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qabstracteventdispatcher.cpp

/****************************************************************************
**
** Copyright (C) 1992-2007 Trolltech ASA. All rights reserved.
**
** This file is part of the QtCore module of the Qt Toolkit.
**
** This file may be used under the terms of the GNU General Public
** License version 2.0 as published by the Free Software Foundation
** and appearing in the file LICENSE.GPL included in the packaging of
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#include "qabstracteventdispatcher.h"
#include "qabstracteventdispatcher_p.h"

#include "qthread.h"
#include <private/qthread_p.h>
#include <private/qcoreapplication_p.h>


static QBasicAtomic timerId = Q_ATOMIC_INIT(1);
static int nextTimerId()
{
    register int id;
    forever {
        id = timerId;
        if (timerId.testAndSet(id, id + 1))
            break;
    }
    Q_ASSERT_X(id >= 1, "QTimer", "timer id overflow, please contact qt-bugs@trolltech.com");
    return id;
}


void QAbstractEventDispatcherPrivate::init()
{
    Q_Q(QAbstractEventDispatcher);
    if (threadData->eventDispatcher != 0) {
        qWarning("QAbstractEventDispatcher: An event dispatcher has already been created for this thread");
    } else {
        threadData->eventDispatcher = q;
    }
}


/*!
    \class QAbstractEventDispatcher
    \brief The QAbstractEventDispatcher class manages Qt's event queue, excluding GUI-related events.

    \ingroup application
    \ingroup events

    An event dispatcher receives events from the window system and other
    sources. It then sends them to the QCoreApplication or QApplication
    instance for processing and delivery. QAbstractEventDispatcher provides
    fine-grained control over event delivery.

    For simple control of event processing use
    QCoreApplication::processEvents().

    For finer control of the application's event loop, call
    instance() and call functions on the QAbstractEventDispatcher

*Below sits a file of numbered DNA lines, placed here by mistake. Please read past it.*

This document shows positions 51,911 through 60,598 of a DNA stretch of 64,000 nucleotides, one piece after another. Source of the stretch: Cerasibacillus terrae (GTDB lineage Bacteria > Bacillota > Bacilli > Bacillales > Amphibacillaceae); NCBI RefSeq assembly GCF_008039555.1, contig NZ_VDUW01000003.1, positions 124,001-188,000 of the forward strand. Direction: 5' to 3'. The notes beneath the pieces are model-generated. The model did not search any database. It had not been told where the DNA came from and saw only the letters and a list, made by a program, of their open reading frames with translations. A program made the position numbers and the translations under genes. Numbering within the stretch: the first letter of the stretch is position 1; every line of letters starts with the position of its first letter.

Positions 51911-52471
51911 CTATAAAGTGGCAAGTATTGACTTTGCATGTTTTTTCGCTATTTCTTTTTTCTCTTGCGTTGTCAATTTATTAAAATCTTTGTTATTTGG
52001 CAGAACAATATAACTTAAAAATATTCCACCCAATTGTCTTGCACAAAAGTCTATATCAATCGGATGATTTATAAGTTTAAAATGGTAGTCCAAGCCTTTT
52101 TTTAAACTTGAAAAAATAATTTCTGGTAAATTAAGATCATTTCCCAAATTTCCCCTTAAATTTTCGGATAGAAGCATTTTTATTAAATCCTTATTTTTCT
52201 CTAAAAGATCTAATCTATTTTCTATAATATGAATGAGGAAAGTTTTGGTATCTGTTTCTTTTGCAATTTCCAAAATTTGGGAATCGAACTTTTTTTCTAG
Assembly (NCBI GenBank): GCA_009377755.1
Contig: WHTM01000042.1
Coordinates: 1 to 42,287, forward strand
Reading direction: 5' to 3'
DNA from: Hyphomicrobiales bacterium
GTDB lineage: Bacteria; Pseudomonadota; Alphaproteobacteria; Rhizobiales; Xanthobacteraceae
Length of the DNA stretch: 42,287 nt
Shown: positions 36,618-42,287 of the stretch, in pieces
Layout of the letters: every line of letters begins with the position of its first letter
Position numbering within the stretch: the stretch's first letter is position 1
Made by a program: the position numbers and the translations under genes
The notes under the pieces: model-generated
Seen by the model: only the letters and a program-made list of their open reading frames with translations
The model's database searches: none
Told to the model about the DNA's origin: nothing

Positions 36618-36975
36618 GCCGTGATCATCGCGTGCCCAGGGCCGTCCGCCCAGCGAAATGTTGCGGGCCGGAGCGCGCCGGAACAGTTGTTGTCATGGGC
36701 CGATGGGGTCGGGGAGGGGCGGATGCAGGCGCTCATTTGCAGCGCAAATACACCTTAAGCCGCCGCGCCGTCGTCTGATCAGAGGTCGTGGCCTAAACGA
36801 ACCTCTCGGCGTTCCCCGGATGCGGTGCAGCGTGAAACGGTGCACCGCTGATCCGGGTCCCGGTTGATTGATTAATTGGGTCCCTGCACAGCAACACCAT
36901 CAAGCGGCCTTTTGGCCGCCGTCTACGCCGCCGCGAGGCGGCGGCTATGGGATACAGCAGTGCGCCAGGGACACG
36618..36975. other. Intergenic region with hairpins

object that is returned. If you want to use your own instance of
    QAbstractEventDispatcher or of a QAbstractEventDispatcher
    subclass, you must create your instance \e before you create the
    QApplication object.

    The main event loop is started by calling
    QCoreApplication::exec(), and stopped by calling
    QCoreApplication::exit(). Local event loops can be created using
    QEventLoop.

    Programs that perform long operations can call processEvents()
    with a bitwise OR combination of various QEventLoop::ProcessEventsFlag
    values to control which events should be delivered.

    QAbstractEventDispatcher also allows the integration of an
    external event loop with the Qt event loop. For example, the Motif
    Extension included with Qt includes a reimplementation of
    QAbstractEventDispatcher that merges Qt and Motif events together.

    \sa QEventLoop, QCoreApplication
*/

/*!
    Constructs a new event dispatcher with the given \a parent.
*/
00099 QAbstractEventDispatcher::QAbstractEventDispatcher(QObject *parent)
    : QObject(*new QAbstractEventDispatcherPrivate, parent)
{
    Q_D(QAbstractEventDispatcher);
    d->init();
}

/*!
    \internal
*/
00109 QAbstractEventDispatcher::QAbstractEventDispatcher(QAbstractEventDispatcherPrivate &dd,
                                                   QObject *parent)
    : QObject(dd, parent)
{
    Q_D(QAbstractEventDispatcher);
    d->init();
}

/*!
    Destroys the event dispatcher.
*/
00120 QAbstractEventDispatcher::~QAbstractEventDispatcher()
{ }

/*!
    Returns a pointer to the event dispatcher object for the specified
    \a thread. If \a thread is zero, the current thread is used. If no
    event dispatcher exists for the specified thread, this function
    returns 0.

    \bold{Note:} If Qt is built without thread support, the \a thread
    argument is ignored.
 */
00132 QAbstractEventDispatcher *QAbstractEventDispatcher::instance(QThread *thread)
{
    QThreadData *data = thread ? QThreadData::get2(thread) : QThreadData::current();
    return data->eventDispatcher;
}

/*!
    \fn bool QAbstractEventDispatcher::processEvents(QEventLoop::ProcessEventsFlags flags)

    Processes pending events that match \a flags until there are no
    more events to process. Returns true if an event was processed;
    otherwise returns false.

    This function is especially useful if you have a long running
    operation and want to show its progress without allowing user
    input; i.e. by using the QEventLoop::ExcludeUserInputEvents flag.

    If the QEventLoop::WaitForMoreEvents flag is set in \a flags, the
    behavior of this function is as follows:

    \list

    \i If events are available, this function returns after processing
    them.

    \i If no events are available, this function will wait until more
    are available and return after processing newly available events.

    \endlist

    If the QEventLoop::WaitForMoreEvents flag is not set in \a flags,
    and no events are available, this function will return
    immediately.

    \bold{Note:} This function does not process events continuously; it